The Court looks to the instructions for pleading contained in the Federal Rules of Civil Procedure when reviewing a complaint on an application to proceed in forma pauperis. See Fed.R.Civ.P. 8 (“A pleading that states a claim for relief must contain [among other things] . . . a short and plain statement of the claim showing that the pleader is entitled to relief.”); Fed.R.Civ.P. 10 (requiring that claims be set forth in numbered paragraphs, each limited to a single set of circumstances). Further, a claim is frivolous under Section 1915(e)(2)(B)(i) “if it is ‘without arguable merit either in law or fact.'” Napier v. Preslicka, 314 F.3d 528, 531 (11th Cir. 2002) (quoting Bilal v. Driver, 251 F.3d 1346, 1349 (11th Cir. 2001)).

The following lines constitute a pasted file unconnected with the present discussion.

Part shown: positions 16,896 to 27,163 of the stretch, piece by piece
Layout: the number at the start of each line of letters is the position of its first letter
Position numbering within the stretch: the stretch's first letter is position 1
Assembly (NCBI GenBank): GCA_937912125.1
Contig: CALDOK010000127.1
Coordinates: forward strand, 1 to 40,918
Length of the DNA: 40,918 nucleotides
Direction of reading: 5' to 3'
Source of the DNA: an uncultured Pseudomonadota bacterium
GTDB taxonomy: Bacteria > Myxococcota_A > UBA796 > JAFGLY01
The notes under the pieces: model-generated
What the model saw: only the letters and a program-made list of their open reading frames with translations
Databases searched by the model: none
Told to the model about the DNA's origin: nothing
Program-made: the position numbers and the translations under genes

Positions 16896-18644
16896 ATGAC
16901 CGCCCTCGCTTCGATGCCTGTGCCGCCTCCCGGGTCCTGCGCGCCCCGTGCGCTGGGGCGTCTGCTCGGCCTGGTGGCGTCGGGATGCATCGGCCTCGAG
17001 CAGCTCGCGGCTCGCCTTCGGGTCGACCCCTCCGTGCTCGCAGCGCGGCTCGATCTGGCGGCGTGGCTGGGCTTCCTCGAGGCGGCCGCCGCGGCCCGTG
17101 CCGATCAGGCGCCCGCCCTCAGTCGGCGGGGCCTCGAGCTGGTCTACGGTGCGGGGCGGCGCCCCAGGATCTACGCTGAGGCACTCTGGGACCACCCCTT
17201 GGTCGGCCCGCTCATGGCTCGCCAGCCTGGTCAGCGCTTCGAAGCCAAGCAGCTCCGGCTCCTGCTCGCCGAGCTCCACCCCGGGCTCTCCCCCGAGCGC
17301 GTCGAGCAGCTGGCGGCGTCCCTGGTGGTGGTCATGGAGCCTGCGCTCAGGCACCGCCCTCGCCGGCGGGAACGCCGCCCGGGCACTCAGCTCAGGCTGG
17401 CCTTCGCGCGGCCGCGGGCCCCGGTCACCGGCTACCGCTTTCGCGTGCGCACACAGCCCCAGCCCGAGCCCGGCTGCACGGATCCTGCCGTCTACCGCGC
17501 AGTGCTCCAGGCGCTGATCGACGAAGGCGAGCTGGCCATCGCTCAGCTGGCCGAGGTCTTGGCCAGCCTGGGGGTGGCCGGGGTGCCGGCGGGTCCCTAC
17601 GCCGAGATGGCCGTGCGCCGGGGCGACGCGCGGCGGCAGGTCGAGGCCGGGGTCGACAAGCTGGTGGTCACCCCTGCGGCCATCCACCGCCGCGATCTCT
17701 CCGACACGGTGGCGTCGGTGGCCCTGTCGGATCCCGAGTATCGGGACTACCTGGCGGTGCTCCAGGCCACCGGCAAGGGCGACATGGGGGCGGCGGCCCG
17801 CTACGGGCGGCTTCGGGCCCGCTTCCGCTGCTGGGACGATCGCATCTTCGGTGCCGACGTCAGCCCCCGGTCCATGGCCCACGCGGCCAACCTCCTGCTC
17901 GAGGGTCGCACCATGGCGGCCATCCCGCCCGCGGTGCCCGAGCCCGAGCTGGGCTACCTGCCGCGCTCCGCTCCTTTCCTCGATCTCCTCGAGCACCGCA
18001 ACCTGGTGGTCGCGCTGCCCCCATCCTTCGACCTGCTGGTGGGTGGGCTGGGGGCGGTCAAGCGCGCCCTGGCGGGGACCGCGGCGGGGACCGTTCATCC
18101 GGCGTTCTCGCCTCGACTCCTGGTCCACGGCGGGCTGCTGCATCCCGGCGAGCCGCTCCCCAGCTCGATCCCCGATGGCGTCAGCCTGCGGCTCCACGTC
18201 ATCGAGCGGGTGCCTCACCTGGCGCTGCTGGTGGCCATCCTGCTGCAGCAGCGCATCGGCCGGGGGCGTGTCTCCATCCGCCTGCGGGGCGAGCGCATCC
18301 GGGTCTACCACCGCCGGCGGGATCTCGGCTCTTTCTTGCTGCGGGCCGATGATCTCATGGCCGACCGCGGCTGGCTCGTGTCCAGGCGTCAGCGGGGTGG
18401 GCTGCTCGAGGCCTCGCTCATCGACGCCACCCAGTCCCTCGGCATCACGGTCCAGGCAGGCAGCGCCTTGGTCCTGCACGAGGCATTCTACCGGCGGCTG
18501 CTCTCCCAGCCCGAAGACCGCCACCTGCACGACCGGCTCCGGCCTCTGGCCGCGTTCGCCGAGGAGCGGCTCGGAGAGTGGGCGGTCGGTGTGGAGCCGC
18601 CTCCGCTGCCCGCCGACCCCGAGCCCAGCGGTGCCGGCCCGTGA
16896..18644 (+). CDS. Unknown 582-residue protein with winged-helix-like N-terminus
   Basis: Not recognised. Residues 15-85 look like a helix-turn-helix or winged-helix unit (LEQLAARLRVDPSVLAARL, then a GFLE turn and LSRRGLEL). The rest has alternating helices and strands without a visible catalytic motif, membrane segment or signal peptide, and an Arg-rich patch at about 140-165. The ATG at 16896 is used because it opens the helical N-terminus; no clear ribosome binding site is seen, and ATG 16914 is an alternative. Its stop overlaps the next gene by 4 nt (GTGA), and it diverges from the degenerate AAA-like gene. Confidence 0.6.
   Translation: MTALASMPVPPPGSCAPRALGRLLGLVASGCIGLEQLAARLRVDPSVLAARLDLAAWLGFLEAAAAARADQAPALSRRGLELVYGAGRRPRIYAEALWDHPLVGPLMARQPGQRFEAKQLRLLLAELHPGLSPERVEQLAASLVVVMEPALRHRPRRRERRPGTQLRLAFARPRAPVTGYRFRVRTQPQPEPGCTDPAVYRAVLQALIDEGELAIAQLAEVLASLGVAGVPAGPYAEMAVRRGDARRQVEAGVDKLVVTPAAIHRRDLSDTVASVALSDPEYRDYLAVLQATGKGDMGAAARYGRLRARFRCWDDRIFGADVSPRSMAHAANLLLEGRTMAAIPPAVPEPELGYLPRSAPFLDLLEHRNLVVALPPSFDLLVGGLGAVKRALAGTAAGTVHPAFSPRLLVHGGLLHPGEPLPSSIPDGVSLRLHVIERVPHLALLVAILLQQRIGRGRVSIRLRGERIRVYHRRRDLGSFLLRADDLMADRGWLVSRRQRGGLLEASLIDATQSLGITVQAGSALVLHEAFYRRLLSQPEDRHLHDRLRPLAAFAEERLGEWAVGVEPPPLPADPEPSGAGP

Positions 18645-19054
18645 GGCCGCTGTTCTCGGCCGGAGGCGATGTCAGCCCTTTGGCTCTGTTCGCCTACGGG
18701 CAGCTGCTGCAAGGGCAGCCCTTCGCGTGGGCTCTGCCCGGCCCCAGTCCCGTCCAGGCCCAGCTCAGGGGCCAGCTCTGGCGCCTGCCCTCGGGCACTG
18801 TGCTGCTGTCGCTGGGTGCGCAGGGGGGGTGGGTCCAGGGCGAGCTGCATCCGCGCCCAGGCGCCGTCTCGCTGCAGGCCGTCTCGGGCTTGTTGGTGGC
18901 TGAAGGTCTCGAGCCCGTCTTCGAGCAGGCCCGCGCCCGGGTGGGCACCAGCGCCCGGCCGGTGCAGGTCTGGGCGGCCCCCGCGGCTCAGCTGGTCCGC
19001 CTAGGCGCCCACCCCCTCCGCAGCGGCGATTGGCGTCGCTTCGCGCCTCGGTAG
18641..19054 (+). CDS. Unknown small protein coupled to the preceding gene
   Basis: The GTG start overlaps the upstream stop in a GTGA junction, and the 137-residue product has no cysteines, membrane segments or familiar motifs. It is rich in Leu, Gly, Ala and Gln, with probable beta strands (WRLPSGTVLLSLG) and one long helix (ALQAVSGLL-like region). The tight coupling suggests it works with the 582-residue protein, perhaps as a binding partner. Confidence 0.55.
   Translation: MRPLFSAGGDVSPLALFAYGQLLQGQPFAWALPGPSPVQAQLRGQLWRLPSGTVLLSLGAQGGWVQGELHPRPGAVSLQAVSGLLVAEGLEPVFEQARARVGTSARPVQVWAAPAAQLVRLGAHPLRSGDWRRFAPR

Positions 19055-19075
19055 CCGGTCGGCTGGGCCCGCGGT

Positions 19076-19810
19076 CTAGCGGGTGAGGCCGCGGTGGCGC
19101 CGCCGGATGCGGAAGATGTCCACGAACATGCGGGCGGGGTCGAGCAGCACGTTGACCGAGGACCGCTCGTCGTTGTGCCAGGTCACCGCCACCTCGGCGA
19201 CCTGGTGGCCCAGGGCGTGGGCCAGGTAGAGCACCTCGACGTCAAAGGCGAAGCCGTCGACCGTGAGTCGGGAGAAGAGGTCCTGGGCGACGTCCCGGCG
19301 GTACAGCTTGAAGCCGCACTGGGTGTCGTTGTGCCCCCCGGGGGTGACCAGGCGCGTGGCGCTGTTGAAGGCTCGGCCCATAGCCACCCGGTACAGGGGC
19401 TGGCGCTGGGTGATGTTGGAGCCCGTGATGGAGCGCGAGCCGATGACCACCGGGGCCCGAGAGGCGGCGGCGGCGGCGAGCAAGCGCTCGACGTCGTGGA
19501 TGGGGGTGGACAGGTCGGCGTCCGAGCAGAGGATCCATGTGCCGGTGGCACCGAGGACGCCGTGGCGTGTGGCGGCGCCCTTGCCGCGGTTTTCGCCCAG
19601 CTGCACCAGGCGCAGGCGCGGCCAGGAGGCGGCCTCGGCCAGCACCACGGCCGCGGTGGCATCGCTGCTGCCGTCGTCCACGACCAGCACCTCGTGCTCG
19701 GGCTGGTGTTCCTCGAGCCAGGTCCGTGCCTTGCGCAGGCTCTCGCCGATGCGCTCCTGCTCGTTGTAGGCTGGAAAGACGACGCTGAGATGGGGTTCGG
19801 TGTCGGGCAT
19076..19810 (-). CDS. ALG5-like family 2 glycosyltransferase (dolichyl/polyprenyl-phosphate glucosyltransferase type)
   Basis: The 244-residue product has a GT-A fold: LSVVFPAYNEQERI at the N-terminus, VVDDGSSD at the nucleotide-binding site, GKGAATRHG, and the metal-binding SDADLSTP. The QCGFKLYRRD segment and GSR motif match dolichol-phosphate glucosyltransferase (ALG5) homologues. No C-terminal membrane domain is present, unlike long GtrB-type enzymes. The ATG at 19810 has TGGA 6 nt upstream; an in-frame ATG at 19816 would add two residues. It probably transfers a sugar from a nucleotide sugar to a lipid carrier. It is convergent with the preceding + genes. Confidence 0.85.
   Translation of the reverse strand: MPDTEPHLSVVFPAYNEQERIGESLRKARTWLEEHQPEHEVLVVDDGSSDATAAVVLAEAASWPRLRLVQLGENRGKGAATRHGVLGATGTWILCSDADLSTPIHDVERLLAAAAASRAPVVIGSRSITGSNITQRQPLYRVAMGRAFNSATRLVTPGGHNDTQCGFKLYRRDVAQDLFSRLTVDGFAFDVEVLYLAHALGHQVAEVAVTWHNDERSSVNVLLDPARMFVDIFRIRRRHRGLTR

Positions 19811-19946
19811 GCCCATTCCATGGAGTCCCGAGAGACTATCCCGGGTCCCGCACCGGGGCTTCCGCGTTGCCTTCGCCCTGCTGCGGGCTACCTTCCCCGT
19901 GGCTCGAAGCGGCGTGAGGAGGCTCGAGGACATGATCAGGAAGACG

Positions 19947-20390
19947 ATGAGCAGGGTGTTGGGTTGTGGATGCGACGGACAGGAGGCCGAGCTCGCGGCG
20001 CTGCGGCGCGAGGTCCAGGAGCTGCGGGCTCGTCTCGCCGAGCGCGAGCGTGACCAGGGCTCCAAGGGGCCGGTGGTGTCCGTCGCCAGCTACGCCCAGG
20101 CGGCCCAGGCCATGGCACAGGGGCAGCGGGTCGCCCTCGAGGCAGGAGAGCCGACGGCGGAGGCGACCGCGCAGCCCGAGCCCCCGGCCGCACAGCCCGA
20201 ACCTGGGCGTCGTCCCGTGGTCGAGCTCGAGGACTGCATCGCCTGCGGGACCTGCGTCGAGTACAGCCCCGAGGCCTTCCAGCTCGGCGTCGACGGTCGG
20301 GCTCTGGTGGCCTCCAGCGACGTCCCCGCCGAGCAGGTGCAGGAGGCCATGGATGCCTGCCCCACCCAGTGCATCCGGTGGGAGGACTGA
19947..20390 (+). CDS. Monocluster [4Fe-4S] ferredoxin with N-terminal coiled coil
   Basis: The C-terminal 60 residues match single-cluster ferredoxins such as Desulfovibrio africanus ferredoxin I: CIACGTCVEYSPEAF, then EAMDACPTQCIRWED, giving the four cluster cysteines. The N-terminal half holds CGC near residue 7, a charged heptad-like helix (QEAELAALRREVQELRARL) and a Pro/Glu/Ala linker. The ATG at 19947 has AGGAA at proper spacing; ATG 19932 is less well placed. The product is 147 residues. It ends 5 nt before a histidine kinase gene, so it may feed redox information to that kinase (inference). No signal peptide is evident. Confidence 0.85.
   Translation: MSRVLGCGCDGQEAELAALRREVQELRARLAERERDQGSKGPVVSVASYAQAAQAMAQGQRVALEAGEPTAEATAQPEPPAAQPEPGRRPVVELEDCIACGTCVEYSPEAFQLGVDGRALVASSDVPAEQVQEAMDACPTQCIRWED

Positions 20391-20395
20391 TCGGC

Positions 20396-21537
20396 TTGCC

Whether a complaint fails to state a claim under Section 1915(e)(2)(B)(ii) is governed by the same standard applicable to motions to dismiss under Federal Rule of Civil Procedure 12(b)(6). Thompson v. Rundle, 393 F. App'x 675, 678 (11th Cir. 2010). Under that standard, this Court must determine whether the complaint contains “sufficient factual matter, accepted as true, to ‘state a claim to relief that is plausible on its face.'” Ashcroft v. Iqbal, 556 U.S. 662, 678 (2009) (quoting Bell Atl. Corp. v. Twombly, 550 U.S. 544, 570 (2007)). A plaintiff must assert “more than labels and conclusions, and a formulaic recitation of the elements of a cause of action will not” suffice. Twombly, 550 U.S. at 555. Section 1915 also “accords judges not only the authority to dismiss a claim based on an indisputably meritless legal theory, but also the unusual power to pierce the veil of the complaint's factual allegations and dismiss those claims whose factual contentions are clearly baseless.” Bilal, 251 F.3d at 1349 (quoting Neitzke v. Williams, 490 U.S. 319, 327 (1989)).